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Sunday, October 19, 2014

In new India, dissent is just a remote button away (Sunday Times of India, October 19, 2014)

By Swapan Dasgupta

 

Is India becoming less welcoming of dissent? 

 

This is a question that should strike normal people as being somewhat odd, considering that the country has just witnessed two, characteristically rumbustious, Assembly elections. These polls were marked by generous bouts of verbal artillery fire. No one was spared and certainly not Prime Minister Narendra Modi who was colourfully equated with the perfidious Afzal Khan and charged with plotting to divert Mumbai’s resources to Gujarat. The high turnout confirmed that the high-decibel campaign had motivated citizens to go out on October 15 and vote. In every respect, India’s tamasha-filled democracy is thriving. 

 

Yet, quite astonishingly, there are Indians who are convinced that the Republic (the needlessly pompous term for the nation) is perched precariously on the brink of democratic disaster. The villain apparently is ‘majoritarianism’. 

 

The reference is not to wacko conspiracy theories that resonate in the social media. The apparent truncation of the democratic ‘space’ and threats to India’s pluralist heritage are now the themes of the numerous Lit fests. It was the subject of a concluding debate at a convivial festival in Bangalore and is billed as a session for a similar gathering in Mumbai and the big one in Jaipur. The fear of India becoming a less tolerant place was also the theme of a gratuitous editorial this month in, of all places, the New York Times. Clearly, to appropriate a Bob Dylan song, “something is happening and you don’t know what it is…”

 

If the exit polls forecasting a spectacular Modi surge in Maharashtra and Haryana turn out to be accurate this Sunday morning, it is likely that the fear will become a self-fulfilling prophecy for those who view themselves as the voices of beleaguered enlightenment. For normal people intent on making the best of the drudgery of daily existence, political stability, especially one that holds out the promise of an economic resurgence, is welcome. To those who don’t obsess about noisy and unintelligible debates on news channels, the emergence of a strong leader with popular backing is also a heartening departure from national despondency.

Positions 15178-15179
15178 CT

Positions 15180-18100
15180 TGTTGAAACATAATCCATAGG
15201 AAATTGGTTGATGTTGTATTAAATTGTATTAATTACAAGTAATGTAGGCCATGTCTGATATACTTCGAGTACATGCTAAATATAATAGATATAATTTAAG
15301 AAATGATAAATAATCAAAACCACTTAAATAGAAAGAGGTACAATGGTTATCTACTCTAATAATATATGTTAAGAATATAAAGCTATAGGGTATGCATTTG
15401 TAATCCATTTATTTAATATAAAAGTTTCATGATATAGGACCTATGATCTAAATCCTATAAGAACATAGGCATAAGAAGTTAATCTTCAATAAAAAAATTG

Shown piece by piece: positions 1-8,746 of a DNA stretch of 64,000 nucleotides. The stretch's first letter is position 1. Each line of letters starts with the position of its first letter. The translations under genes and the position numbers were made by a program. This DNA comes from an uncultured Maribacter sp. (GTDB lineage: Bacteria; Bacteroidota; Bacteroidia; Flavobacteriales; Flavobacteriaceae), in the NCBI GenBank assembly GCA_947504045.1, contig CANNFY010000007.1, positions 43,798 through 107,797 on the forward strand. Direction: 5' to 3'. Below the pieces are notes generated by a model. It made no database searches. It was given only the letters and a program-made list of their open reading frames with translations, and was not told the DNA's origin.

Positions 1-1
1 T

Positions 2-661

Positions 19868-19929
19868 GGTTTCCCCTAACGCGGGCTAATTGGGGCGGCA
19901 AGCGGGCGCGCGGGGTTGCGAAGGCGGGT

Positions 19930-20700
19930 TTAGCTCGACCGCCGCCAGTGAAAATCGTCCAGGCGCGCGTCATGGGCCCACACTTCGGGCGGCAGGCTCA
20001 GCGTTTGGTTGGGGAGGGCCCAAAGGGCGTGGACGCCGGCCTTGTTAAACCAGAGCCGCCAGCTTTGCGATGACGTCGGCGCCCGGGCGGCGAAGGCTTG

Yes, there may well be an overdose of Modi on the front pages and prime-time TV. But as long as the remote control is firmly vested in the hands of the viewer, there is the inalienable option of opting out of the political sphere altogether. Contrary to the experiences of our intellectuals, there is no obligation to watch Big Brother or even cheer him. 

 

Politics becomes repugnant when it is accompanied by the invasion of the private and community sphere. This may be the experience of West Bengal where extortion by political activists is a daily irritant. It may even be an issue in parts of Uttar Pradesh where communities are often encouraged to hate each other. However, in most of India, street politics is the prerogative of the activists. Conservative India shapes its views within the extended family or through kinship ties. 

 

That India is changing at an amazing pace is a no-brainer. This change is reflected in two big ways. 

 

First, there is a frenetic desire of individuals and families to better themselves. Having tasted the delights of consumerism, India is anxious to embrace it enthusiastically. In an earlier era this quest for self-improvement manifested itself through a one-way ticket overseas. Today, there is a greater commitment to India and, by implication, India’s nationhood. Nationalist politics stems from rising aspirations.

 

Secondly, most Indians are exposed to influences that go well beyond the local and even embraces the global. The uninhibited expression of both informed views and uninformed prejudices has become non-negotiable. India, it would seem, would prefer to exercise the right to debunk Wendy Doniger, denounce the film Haider as “anti-national” and applaud Modi’s 56-inch chest. 

 

What the average Indian truly despises is the debunking of “common decencies” and being patronised by those who see themselves as custodians of taste and aesthetics. 

 

The so-called emotional truncation of India is, in effect, the intellectuals’ loss of status as trustees of the nation. It symbolises a shift in power equations, not a personality change. Modi has facilitated this downgrade, a reason why he is admired by the many and loathed by a few. (END)

1 comment:

Anonymous said...

Lit fests = Leftists